Peony and Parakeet

A Fairy Called Shyeling – Finding Your Silence Instead of Your Voice

"Ujokki / Shyeling" by Paivi Eerola of Peony and Parakeet. A watercolor painting on Arches cold press watercolor paper.

I call this watercolor painting “Ujokki” which is not a real word at all. “Ujo” means shy in Finnish. Maybe it could be something like “Shyeling” in English, expressing a timid and sensitive fantasy figure.

What Is The Shyeling?

The shyeling sees the little miracles of nature, the growth of the plants and how the light hits on the petals. She smells the soil, walks barefoot on the moss and listens to dewdrops falling on the ground. The shyeling is the most delicate and vulnerable part of us that we wish to connect and show through our art. It’s a silent power that originates from the memories and nuances rather than a loud voice demanding the ownership of the stage.

A detail of a watercolor painting called "Ujokki / Shyeling" by Paivi Eerola of Peony and Parakeet.

In my painting, the shyeling is pictured as a little flower fairy with big wings of imagination.

Why the Shyeling Is So Difficult to Find?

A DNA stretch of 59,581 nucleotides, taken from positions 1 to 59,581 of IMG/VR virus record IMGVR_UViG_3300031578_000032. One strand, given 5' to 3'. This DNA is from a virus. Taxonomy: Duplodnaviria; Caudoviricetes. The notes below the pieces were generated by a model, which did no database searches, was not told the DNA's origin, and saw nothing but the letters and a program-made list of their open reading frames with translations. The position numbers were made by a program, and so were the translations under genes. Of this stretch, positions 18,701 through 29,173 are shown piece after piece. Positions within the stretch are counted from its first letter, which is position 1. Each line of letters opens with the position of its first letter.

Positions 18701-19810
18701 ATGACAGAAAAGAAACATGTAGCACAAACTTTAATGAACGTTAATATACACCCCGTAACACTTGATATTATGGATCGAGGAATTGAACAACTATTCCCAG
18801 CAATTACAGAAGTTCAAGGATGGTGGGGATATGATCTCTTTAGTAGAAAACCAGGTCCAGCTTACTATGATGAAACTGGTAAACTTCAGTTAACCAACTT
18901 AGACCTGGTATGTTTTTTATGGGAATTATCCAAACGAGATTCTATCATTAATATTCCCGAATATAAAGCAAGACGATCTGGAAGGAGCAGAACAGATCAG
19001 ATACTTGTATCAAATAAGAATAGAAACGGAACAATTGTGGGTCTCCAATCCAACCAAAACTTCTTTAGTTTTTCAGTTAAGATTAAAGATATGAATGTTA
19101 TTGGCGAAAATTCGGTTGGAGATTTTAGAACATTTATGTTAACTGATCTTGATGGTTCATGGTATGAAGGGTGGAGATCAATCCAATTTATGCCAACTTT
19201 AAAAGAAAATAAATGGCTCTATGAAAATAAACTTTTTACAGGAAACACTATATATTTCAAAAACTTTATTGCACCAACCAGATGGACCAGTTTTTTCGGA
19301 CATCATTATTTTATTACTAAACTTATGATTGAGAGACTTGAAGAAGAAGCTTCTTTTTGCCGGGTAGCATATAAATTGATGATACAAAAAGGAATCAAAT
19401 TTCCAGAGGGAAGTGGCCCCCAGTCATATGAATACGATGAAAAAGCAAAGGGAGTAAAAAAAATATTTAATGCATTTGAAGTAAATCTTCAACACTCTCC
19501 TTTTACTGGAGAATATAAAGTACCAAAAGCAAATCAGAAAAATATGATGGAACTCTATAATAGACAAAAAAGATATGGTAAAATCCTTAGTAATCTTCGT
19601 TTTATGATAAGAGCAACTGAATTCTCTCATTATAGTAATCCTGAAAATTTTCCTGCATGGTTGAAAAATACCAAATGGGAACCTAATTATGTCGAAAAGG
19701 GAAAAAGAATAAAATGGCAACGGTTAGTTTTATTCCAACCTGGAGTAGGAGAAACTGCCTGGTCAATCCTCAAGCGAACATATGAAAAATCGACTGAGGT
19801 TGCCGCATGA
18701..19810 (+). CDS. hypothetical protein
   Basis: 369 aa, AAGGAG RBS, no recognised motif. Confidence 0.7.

When I led IT projects and solved problems that involved different parties, personalities, and systems, the strength that I needed to possess was very different from what the shyeling has. Dealing with crises and interruptions echoed hard in my mind, and it scared my shyeling away.

A watercolor painting in progress. Expressing with light and shadows. By Paivi Eerola of Peony and Parakeet.

I have also mistakenly thought that shyelings are everywhere and for anyone. All my life, I have created art so that it pleases other people’s outer expectations. I haven’t even always noticed that. It’s been partly a subconscious and partly a practical thing. Shyelings don’t understand money, time, or numbers. They are weak and meaningless creatures in today’s busy world. But still, if we find ours, we don’t want to let go. We often talk about finding a visual voice, but I believe it’s more about finding our silent power.

Taming Your Shyeling

A watercolor painting in progress. By Paivi Eerola, a Finnish watercolor artist. See the blog post to see this one finished!